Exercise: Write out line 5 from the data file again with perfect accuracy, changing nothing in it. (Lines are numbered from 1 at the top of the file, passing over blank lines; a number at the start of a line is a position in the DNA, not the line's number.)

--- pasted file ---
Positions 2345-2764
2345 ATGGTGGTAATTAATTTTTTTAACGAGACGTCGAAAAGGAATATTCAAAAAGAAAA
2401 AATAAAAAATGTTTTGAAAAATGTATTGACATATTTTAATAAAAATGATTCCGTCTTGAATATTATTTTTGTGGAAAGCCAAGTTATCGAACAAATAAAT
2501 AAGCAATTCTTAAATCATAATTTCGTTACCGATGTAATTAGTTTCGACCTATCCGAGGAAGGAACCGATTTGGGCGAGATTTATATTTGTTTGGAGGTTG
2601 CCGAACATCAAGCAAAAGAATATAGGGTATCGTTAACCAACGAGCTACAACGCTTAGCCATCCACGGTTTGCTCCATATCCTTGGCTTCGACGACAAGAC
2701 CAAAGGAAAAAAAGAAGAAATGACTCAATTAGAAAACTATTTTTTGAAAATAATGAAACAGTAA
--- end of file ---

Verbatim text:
2601 CCGAACATCAAGCAAAAGAATATAGGGTATCGTTAACCAACGAGCTACAACGCTTAGCCATCCACGGTTTGCTCCATATCCTTGGCTTCGACGACAAGAC